Temperature and humidity play significant roles in the growth rate of golden pothos plants. These plants thrive in average room temperatures or in temperatures between 70-90°F (1). Lower temperatures and lower humidity levels may result in a slower growth rate, averaging around 3 or 4 inches per month (3).
Fertilization is another vital factor that affects the growth rate of golden pothos. Giving your plant the proper nutrients can help it grow faster and healthier. However, overfertilizing can result in adverse effects like nutrient burn, so it’s crucial to follow the recommended fertilization schedule and product specifications.
Managing and Maintaining Size
Golden pothos can grow quite large, both in leaf size and vine length, especially when given proper care and attention. Keeping your pothos plant manageable is essential for maintaining the aesthetic appeal of your indoor space. In this section, we will discuss pruning techniques, repotting and root care, as well as supporting growth with trellises or stakes.
Regular pruning helps maintain the size of your golden pothos while promoting a fuller, bushier appearance. To prune your pothos effectively, follow these steps:
- Identify the node: Locate the small brown rings on the stem of your pothos plant, also known as nodes. Nodes are the points from which leaves and new shoots grow.
- Cut just above the node: Using a clean, sterilized pair of scissors or pruning shears, cut the vine at a 45-degree angle approximately 1/4 inch above the identified node.
- Repeat as needed: Repeat this process for any vines that are growing too long or out of control.
Remember that pothos plants are resilient and can handle pruning at any time of year (The Indoor Nursery). However, it’s essential to avoid over-pruning, as it can cause the plant to become stressed and may negatively impact its health.
Repotting and Root Care
Golden pothos plants may require repotting as they grow in size. When repotting, choose a pot that is just 1 to 2 inches wider than the current pot, as larger pots can cause the plant to focus on root growth instead of foliage (mindbodygreen). Be sure to loosen the root ball gently, removing any dead or damaged roots, and place the plant in the new pot with fresh, well-draining soil.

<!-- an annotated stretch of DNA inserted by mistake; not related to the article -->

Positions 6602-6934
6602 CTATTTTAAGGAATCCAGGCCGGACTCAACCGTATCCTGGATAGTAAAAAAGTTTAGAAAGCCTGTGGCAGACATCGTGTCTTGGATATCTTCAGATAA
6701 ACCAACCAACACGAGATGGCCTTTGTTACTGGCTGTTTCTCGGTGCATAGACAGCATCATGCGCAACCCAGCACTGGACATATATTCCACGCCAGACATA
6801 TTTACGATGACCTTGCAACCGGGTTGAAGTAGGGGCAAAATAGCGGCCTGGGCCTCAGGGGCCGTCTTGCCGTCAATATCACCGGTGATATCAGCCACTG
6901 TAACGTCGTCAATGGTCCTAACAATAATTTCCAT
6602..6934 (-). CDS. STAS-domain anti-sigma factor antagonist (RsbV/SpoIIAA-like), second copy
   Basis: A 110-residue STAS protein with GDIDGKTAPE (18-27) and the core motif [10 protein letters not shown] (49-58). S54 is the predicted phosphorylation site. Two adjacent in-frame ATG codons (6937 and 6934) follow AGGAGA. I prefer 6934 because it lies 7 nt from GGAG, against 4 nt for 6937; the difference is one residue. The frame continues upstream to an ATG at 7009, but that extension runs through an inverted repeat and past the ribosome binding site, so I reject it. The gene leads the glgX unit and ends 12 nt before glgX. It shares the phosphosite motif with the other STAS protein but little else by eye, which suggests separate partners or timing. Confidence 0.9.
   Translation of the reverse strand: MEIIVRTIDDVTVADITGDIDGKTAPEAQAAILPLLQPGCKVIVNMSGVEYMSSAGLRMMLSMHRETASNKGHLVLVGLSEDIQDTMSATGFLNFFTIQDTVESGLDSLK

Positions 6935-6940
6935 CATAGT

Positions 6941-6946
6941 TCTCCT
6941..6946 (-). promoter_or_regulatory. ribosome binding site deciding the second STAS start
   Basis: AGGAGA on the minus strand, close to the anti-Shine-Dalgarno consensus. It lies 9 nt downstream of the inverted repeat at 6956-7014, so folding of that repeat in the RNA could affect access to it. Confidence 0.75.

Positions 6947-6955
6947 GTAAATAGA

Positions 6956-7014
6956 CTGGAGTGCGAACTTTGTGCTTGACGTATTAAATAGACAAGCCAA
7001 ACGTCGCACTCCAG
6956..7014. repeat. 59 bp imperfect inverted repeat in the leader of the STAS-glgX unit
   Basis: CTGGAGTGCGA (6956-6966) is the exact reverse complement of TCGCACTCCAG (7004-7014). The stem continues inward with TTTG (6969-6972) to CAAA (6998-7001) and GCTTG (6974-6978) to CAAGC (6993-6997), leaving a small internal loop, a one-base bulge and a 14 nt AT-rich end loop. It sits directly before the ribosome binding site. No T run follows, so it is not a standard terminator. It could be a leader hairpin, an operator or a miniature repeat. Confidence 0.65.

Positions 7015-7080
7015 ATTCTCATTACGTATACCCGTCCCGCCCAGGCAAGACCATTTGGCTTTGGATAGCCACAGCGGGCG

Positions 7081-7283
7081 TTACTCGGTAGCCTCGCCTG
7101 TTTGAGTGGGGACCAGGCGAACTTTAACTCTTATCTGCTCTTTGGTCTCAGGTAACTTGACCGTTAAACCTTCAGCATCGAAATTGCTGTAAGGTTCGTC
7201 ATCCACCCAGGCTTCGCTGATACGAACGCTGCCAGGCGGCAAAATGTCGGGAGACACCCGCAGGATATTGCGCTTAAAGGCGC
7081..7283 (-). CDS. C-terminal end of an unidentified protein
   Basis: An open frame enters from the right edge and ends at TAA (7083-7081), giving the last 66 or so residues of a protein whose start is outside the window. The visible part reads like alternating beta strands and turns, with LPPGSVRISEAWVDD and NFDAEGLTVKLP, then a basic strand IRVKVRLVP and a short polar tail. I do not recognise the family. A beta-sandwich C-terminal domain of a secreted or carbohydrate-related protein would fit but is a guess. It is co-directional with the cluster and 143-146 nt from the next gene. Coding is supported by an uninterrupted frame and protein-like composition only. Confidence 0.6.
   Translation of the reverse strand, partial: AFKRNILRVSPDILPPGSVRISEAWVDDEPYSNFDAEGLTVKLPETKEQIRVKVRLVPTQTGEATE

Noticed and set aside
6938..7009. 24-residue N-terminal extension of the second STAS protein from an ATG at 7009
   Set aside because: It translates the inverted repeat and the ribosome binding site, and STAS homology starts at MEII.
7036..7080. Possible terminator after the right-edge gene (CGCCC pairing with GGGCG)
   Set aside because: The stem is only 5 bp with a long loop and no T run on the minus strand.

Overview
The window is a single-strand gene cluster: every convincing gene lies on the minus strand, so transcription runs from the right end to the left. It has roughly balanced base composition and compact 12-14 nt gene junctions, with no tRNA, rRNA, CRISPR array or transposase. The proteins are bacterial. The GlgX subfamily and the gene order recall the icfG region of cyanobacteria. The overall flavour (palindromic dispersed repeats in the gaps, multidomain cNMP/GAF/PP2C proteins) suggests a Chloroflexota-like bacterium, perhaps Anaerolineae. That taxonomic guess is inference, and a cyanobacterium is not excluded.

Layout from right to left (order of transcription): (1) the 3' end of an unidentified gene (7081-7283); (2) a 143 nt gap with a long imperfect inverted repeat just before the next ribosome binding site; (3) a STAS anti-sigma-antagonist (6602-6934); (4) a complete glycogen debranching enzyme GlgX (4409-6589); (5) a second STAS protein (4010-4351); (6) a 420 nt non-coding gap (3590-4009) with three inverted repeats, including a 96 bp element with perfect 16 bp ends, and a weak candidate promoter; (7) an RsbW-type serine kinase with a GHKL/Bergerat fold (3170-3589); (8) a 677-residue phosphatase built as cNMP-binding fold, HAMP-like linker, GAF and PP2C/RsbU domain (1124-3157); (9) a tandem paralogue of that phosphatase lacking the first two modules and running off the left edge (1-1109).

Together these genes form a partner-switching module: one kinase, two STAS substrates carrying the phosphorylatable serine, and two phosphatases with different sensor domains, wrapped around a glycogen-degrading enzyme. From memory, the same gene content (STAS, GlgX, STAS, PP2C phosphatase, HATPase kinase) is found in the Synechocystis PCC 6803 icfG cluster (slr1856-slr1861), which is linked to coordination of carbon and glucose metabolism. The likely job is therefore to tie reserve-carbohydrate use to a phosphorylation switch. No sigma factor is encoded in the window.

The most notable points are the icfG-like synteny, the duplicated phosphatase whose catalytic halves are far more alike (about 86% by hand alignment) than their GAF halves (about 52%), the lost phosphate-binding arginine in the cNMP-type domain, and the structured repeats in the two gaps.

Additionally, golden pothos plants prefer slightly acidic to neutral soil with a pH between 6.1 and 6.8 (The Spruce). When watering your pothos, let the soil dry out completely in between waterings to prevent root rot.
Supporting Growth with Trellises or Stakes
Providing a support structure can help manage the size and growth of your golden pothos. Two common support systems include:
- Trellises: These latticed structures allow the vines to climb, spreading the growth upwards rather than outwards. You can either purchase a trellis or make one using materials like wood or metal.
- Stakes: Similar to trellises, stakes provide support for the vines to climb up vertically. Sturdy materials like bamboo, wood, or metal are ideal for stakes.
Whether you choose a trellis or stake, train your golden pothos by gently weaving the vines around the support structure or using plant ties to secure the vines in place as they grow. This will encourage your plant to grow in a controlled manner while showcasing its natural beauty.
Common Issues and Troubleshooting
Signs of Overwatering or Underwatering
Golden pothos plants can experience issues from improper watering. Overwatering often leads to yellowing leaves, while underwatering can cause wilted or drooping leaves. To avoid these problems:
- Check the top quarter of the soil for dryness before watering
- Ensure the soil is evenly damp after each watering session
Leaf Discoloration and Remediation
Leaf discoloration in golden pothos can be due to several causes, such as:
- Overwatering leading to yellow leaves
- The natural process of older leaves turning yellow before dying off
- Disease, like Southern Blight or Bacterial Wilt, causing brown, dying leaves
To remedy discolored leaves, follow these steps:
- Prune affected leaves and stems to prevent the issue from spreading
- Adjust watering habits if overwatering or underwatering is the cause
- Inspect your plant for pests such as mealybugs
Remember to give your golden pothos the proper care and monitor any changes in its appearance to keep it healthy and thriving.
My name is Daniel Elrod, and I have been houseplant love ever since I was 17. I love how much joy they bring to any room in the home. I’ve always been amazed at how a few pots of flowing leaves can turn a drab and sterile office into an inviting place where people love to work at.